The Art Gallery of New South Wales
presents Matisse Alive, a free gallery-wide festival of Matisse featuring vital new work, participatory projects, dazzling textiles, and vibrant displays of art from the collection.
Matisse Alive offers visitors a unique chance to explore the life, art and influence of one of the worlds most celebrated artists, Henri Matisse, in the lead-up to and alongside the major, ticketed exhibition Matisse: Life & Spirit, Masterpieces from the Centre Pompidou, Paris, which opens on 20 November 2021.
Flooding the Art Gallery with colour and energy, this program of art, music, performance and community celebrates Matisses art as an inspiration, point of orientation and focus of dialogue for artists today.
At the heart of Matisse Alive are four new artist projects by leading artists Nina Chanel Abney (US), Sally Smart (Australia), Angela Tiatia (Sāmoa/Australia) and Robin White (NZ) that present contemporary perspectives on this modern master and focus especially on his imagining of the Pacific.
Art Gallery of NSW head curator of international art and co-curator of Matisse Alive, Justin Paton said: We are thrilled to present four new projects by some of the most exciting women artists of today, Nina Chanel Abney, Sally Smart, Angela Tiatia and Robin White. Their works are relevant, urgent, ambitious and exciting and reflect deeply on the meanings of the past for the present.
In her project Framily Ties, New York artist Nina Chanel Abney creates visions of contemporary American life using an inimitable visual language that draws on the decisive shapes and clarion colour of Matisses cut-outs. Alongside tender collage portraits of friends in domestic settings, Abney has responded to Matisses favoured theme of the dance, creating mural-like works, at once celebratory and edgy, in which syncopated bodies shift shape, ethnicity and sexual identity.
Sydney artist Angela Tiatia draws on inspiration garnered on her recent research trip to Tahiti to present The Pearl, an immersive video work that addresses the history of the colonising of the female body in Polynesia to find a new way of imagining a Pacific Venus. In this work, Tiatia references Matisse's sculpture Venus in a shell 1930 and the culture of the Pacific Islands that inspired the artist.
Fascinated by Matisses late cut-outs and the role played in creating them by his dedicated female assistants, Melbourne artist Sally Smart presents a large-scale multimedia installation of collaged fabrics that continues her long-term investigation into female subjectivity. In The Artists House, Smart points to the physical labour that takes place within her own and Matisses studios, making a space for the women who helped him make his work.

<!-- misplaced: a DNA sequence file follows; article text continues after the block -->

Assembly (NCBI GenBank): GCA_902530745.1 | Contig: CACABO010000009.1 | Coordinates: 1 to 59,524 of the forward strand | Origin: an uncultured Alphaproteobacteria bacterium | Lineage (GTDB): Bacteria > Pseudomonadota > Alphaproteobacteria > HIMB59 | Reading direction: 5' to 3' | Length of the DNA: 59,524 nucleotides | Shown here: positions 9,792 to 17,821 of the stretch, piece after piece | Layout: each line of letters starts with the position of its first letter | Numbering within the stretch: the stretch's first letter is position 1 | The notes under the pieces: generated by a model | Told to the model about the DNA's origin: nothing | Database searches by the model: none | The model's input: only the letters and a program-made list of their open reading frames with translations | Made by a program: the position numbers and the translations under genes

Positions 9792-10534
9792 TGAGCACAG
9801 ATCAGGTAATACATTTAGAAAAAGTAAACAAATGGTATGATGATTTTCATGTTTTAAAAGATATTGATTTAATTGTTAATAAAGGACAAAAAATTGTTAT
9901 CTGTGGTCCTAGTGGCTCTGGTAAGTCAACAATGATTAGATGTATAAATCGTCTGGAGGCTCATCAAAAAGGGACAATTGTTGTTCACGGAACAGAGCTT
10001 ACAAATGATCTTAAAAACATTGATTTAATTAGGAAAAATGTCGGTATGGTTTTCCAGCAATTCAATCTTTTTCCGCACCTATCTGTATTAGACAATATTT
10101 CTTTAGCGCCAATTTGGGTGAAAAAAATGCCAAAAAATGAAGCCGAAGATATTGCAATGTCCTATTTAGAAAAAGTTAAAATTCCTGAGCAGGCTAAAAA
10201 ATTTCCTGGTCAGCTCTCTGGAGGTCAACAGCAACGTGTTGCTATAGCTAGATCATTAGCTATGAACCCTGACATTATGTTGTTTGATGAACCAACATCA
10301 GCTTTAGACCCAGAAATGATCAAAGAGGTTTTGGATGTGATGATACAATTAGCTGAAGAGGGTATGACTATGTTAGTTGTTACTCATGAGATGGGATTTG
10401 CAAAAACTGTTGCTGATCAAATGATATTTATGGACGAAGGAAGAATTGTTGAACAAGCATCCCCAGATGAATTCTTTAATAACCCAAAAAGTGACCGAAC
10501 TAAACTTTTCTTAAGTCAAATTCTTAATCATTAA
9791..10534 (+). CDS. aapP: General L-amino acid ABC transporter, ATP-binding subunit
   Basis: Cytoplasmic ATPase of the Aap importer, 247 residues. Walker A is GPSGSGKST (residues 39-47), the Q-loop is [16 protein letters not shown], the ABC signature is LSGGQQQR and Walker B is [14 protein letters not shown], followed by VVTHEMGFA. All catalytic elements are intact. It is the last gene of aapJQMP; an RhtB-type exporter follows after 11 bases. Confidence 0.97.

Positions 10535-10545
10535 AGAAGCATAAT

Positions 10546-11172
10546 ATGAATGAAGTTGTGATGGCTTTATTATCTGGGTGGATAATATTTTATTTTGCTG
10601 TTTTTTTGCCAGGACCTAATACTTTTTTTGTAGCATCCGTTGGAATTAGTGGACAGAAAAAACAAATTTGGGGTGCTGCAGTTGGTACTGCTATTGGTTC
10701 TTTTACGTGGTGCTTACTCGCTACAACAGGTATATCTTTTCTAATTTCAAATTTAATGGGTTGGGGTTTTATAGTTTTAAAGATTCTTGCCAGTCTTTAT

New Zealand artist Robin White, who lived for many years in Kiribati in the central Pacific Ocean, presents Vaiola, a monumental series of intricately patterned tapa (ngatu and masi) works created in collaboration with Ebonie Fifita. This powerful contemporary Pacific response features symbolic objects in domestic interiors which dramatise imagined encounters between Matisse and figures from the world of the Asia-Pacific.
The presence of the Pacific in Matisses imagination is further explored with an electrifying display of tivaevae the Polynesian art of quilting made by women from the Cook Islander community of South-Western Sydney.
Art Gallery of NSW special exhibitions curator and co-curator of Matisse Alive, Jackie Dunn said: We are excited to turn our attention to community and culture with the stunning display of new, and older treasured, tivaevae created by hand, by women from our region. These vibrant works, selected with guest curator Mereana Taruia, celebrate Matisses strong connection to tivaevae and other Pacific textile traditions, which profoundly influenced his late great works, the cut-outs.
The exhibition also includes two new collection displays showcasing a vibrant array of 20th and 21st century works from the Art Gallery of NSW Australian and international art collection. Living Space, a presentation of more than 70 works from the collection, is inspired by Matisse's vision of domestic spaces and objects, revealing how modern and contemporary artists including Betty Woodman and Kamrooz Aram have shaped spaces of intimacy and contemplation. The John Kaldor Family Hall features a celebratory display of abstract works inspired by Matisses radiant colour sense and dynamic use of form.
Kids and families are invited to drop in any time to the Making Space to decorate a mural with magnetic patterns and objects on the theme of belonging designed by Robin White and her collaborator Ebonie Fifita. Making Space also features new works by a group of Year 10 students from Leumeah High School as part of an intensive workshop series exploring collective ideas of home through text and image, led by Western Sydney writer Winnie Dunn.
Matisse Alive is also accompanied by a series of public programs, including an In the Frame online talk with Sally Smart and Robin White on Tuesday 30 November 2021 at 7.30pm and special Art After Hours: Matisse Alive events on Wednesday 12 and 19 January 2022 at 5-9pm. Other events taking place this summer include tivaevae demonstrations, weaving workshops with artist Sione Falemaka, and a series of performances featuring community singers and musicians, created in collaboration with Cook Islands community leader Margaret Nekeare-Cowan.